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Storms

Cross section of a major storm. Red arrows indicate upward movement of warm air and blue arrows indicate movement of cool air.

UCAR, NOAA

  • Storms: Still Tough to Predict Featured Article Storms: Still Tough to Predict Storms: Still Tough to Predict

    On November 30, 2006, the Atlantic hurricane season of 2006 ended without a single hurricane striking the United States. Contrast this with the 2005 season, when an... More »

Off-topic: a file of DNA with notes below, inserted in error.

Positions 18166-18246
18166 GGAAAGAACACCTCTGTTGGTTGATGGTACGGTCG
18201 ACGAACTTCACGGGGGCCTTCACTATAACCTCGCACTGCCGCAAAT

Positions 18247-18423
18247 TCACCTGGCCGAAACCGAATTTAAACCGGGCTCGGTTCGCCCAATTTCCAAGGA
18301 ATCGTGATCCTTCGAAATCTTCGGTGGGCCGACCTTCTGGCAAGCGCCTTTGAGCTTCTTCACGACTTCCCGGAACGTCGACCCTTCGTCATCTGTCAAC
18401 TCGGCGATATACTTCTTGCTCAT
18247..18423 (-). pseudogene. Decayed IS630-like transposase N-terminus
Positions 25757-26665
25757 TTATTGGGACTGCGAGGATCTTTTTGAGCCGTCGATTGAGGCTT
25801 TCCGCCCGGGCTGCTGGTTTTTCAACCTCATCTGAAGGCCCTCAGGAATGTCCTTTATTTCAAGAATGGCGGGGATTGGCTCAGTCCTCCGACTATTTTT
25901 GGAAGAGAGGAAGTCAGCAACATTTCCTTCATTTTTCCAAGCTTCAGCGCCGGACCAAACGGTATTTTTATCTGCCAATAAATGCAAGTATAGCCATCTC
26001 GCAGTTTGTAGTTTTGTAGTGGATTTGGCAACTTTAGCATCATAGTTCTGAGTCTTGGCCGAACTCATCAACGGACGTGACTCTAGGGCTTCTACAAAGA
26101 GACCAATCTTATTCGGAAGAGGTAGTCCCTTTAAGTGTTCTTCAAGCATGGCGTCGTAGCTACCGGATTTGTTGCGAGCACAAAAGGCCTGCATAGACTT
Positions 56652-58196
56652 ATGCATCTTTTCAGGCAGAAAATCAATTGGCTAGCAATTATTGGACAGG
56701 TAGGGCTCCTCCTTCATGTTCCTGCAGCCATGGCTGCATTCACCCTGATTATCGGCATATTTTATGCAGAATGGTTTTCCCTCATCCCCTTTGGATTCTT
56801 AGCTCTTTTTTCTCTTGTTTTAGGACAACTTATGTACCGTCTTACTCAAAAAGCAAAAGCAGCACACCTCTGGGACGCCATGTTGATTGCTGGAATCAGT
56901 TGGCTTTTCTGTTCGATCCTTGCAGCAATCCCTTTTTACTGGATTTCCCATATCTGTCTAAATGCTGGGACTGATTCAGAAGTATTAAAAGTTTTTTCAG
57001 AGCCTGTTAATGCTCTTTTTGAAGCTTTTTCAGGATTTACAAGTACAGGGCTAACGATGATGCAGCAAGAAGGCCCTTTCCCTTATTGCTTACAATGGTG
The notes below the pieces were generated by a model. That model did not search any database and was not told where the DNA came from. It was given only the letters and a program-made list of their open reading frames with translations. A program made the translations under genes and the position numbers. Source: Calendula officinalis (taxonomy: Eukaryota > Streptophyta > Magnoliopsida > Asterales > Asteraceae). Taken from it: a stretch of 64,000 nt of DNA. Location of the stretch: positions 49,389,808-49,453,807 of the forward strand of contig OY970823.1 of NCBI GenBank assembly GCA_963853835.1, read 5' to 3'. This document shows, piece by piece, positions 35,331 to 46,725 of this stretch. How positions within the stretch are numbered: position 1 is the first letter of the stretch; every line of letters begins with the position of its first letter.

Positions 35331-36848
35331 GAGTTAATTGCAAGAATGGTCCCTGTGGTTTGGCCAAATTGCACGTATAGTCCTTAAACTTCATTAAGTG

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Storms: Still Tough to Predict Last Updated on 2010-12-18 00:00:00 On November 30, 2006, the Atlantic hurricane season of 2006 ended without a single hurricane striking the United States. Contrast this with the 2005 season, when an unprecedented 15 hurricanes struck the United States, nearly a third of which attained category 5 status, in which winds exceed 280 km h–1 (174 mph). Worldwide, major storms—called hurricanes, typhoons, or cyclones, depending on location—numbered less than 60 in 2006, down from an annual average of about 80. Clearly, the number and severity of storms vary widely from year to year, and an understanding of the multiple factors involved in their development is necessary for accurate prediction.   North Atlantic hurricane season. The National Oceanographic and Atmospheric Administration’s Accumulated Cyclone Energy (ACE) Index equals the sum of squares of the 6-h maximum sustained wind... More »